Letter to the Editor – Response to “A night in Africa”
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On April 4th 2017, the Dakota Student published a review of African Night, a cultural event which had taken place three days prior. In this article, African Night was displayed in a less than accurate. This is my attempt at a response to the piece.
My first of many problems with this article was the writing quality, or lack of. The entire article was poorly written, subpar, and demonstrated a lack of effort and interest. The piece was ignorant, culturally insensitive, and was an avid whitewashing of the events that took place on April 1st. In the article, the author mentions “The flier said that African night would be going on until 1a.m. but it wrapped up around 9p.m.” I urge her to read the flyer again as that sentence is factually incorrect. The flyer stated that the show would start at 5:30pm while the After Party would commence at 8:30pm and end at Midnight. Secondly, Ms. Hermes supposedly “realized that the African culture is very musical talented.” In response to that, I would like to highlight that Africa is in fact a continent and has a variety of different cultures and musical styles. I choose to address that statement because the author’s thoughts are synonymous with the western trend of categorizing the African continent under one big but inaccurate umbrella.
Furthermore, I would like to address another sentence that was also factually inaccurate. “After the show was over people were still playing their drums, singing, and dancing around.” This particular event never happened. After the show, the DJ continued to play music while people sampled the cuisine and socialized. There was no playing of “our drums”. In a poorly executed attempt to be educational, Ms. Hermes mentions that “in some countries the men wear dresses, similar to a woman’s dress. A men’s dress is called a Kanzu, and the woman’s dress is called the kanga or gomesi”. I feel that those “educational” facts would have been better served if the specific country was mentioned.
She also took the liberty of commenting on our attire. She apparently loved all the bright colors but was kind enough to mention that “most cultures do not dress in those dramatic colors traditionally”. I urge her to travel outside the United States as most cultures in Asian, South American, and even some European countries incorporate vivid and “dramatic” colors in their cultural attires.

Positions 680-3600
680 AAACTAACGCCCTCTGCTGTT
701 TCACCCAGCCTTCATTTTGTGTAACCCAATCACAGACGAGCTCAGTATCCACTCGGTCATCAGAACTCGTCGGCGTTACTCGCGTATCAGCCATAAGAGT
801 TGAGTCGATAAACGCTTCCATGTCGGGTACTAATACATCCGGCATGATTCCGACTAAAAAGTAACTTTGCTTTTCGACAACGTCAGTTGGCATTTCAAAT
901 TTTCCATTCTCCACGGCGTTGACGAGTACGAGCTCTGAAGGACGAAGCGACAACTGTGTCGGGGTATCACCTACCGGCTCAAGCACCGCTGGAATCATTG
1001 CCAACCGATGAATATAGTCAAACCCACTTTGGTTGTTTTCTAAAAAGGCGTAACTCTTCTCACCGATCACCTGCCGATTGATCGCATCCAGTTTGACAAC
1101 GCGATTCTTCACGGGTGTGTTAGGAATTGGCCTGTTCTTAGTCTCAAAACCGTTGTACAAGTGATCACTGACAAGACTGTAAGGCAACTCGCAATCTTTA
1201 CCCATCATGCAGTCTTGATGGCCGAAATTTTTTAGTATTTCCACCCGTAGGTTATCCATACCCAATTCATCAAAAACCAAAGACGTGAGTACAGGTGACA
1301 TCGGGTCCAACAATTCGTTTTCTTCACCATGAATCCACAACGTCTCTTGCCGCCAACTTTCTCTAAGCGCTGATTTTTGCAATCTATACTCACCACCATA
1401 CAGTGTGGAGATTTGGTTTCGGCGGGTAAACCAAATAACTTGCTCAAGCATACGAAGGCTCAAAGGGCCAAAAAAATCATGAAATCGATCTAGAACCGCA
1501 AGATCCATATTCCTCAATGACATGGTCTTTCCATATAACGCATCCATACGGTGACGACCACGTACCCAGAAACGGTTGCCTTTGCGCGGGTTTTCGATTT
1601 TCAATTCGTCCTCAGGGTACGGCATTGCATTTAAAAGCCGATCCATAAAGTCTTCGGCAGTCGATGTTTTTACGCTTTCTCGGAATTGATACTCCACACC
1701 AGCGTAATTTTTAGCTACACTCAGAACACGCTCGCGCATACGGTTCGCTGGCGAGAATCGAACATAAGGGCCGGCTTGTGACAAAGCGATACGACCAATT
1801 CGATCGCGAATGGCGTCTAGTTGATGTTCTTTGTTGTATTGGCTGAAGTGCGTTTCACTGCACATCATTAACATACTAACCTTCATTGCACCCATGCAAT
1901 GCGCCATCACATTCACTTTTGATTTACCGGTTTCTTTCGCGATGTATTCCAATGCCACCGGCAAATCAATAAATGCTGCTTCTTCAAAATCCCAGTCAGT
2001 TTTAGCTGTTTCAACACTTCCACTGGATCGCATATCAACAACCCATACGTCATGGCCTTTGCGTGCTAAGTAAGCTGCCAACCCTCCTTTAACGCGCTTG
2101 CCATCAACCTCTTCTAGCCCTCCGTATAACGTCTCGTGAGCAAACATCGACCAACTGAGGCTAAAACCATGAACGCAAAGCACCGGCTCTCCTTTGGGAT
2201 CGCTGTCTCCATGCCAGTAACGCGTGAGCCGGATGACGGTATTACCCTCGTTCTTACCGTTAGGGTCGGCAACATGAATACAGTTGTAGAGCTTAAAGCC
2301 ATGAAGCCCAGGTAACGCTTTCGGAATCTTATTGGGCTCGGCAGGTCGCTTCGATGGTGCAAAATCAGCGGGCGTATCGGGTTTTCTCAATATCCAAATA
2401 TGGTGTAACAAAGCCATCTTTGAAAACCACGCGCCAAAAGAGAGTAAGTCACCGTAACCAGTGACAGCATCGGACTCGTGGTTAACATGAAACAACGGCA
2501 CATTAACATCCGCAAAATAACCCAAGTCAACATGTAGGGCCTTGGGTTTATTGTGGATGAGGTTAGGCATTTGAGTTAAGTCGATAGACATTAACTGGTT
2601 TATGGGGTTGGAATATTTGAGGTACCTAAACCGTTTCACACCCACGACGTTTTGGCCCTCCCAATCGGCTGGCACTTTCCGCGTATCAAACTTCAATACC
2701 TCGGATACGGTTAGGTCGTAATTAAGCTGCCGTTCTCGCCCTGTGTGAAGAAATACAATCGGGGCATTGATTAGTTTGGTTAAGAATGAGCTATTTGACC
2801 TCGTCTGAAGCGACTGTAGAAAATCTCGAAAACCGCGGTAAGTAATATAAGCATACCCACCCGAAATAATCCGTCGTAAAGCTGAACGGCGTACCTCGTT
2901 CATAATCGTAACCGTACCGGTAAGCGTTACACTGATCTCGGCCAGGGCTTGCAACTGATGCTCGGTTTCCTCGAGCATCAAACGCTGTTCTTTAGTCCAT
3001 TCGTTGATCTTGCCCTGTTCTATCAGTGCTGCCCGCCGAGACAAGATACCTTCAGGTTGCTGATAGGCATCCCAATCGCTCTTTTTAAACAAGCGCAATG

My last comments have to do with her opinions about the food. The author mentions that she wasn’t sure what most of the foods were called, she should have simply asked but this comment serves to highlight her disinterest. Additionally, Ms. Hermes mentions that “there were a lot of meats prepared in ways I am not familiar with…” We had chicken as our main meat and the Sambusas contained ground beef. I am not sure what other meats she came across, perhaps this was at a different cultural event? Finally, she takes it upon herself to mention that the food “looked bland and mushy”, this thoughtless statement is rather offensive. Bland is NOT a word I would use to describe the cuisine present at African Night.
To conclude, I am personally convinced that the author did not attend African Night. The level of flippancy coupled with the ridiculous amount of inaccurate facts and observations prove my point. The article was disrespectful, and a slap to the face of everyone involved. A lot of time, money, passion, and effort went into making this show what it actually was and unfortunately, her tone-deaf commentary did not portray the uniqueness of African Night.
I urge you to publish another review that more accurately depicts the events of African Night. I also challenge you to use this as an educational experience moving forward, how will you make sure your writers and staff are properly equipped to report on cultural and diversity event? How do you intend to prevent this type of incident from happening again?
Queen Ngale, President,
African Student Union
Ifraax Esse, President, Somali Student Association
Lauren Chapple, President, Black Student Association